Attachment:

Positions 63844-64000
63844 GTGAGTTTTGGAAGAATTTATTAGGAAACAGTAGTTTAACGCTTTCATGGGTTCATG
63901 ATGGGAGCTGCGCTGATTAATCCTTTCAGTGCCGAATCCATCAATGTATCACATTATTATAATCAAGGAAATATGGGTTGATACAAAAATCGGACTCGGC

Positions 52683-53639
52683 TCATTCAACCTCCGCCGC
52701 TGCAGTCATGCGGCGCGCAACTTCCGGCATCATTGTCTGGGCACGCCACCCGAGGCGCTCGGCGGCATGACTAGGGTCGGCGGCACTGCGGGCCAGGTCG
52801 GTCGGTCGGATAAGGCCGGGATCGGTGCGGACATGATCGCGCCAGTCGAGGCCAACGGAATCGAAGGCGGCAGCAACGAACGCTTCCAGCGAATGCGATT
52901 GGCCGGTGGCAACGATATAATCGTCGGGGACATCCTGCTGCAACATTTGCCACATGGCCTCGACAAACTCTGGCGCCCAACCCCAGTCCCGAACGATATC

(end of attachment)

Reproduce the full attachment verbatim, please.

Positions 63844-64000
63844 GTGAGTTTTGGAAGAATTTATTAGGAAACAGTAGTTTAACGCTTTCATGGGTTCATG
63901 ATGGGAGCTGCGCTGATTAATCCTTTCAGTGCCGAATCCATCAATGTATCACATTATTATAATCAAGGAAATATGGGTTGATACAAAAATCGGACTCGGC

Positions 52683-53639
52683 TCATTCAACCTCCGCCGC
52701 TGCAGTCATGCGGCGCGCAACTTCCGGCATCATTGTCTGGGCACGCCACCCGAGGCGCTCGGCGGCATGACTAGGGTCGGCGGCACTGCGGGCCAGGTCG
52801 GTCGGTCGGATAAGGCCGGGATCGGTGCGGACATGATCGCGCCAGTCGAGGCCAACGGAATCGAAGGCGGCAGCAACGAACGCTTCCAGCGAATGCGATT
52901 GGCCGGTGGCAACGATATAATCGTCGGGGACATCCTGCTGCAACATTTGCCACATGGCCTCGACAAACTCTGGCGCCCAACCCCAGTCCCGAACGATATC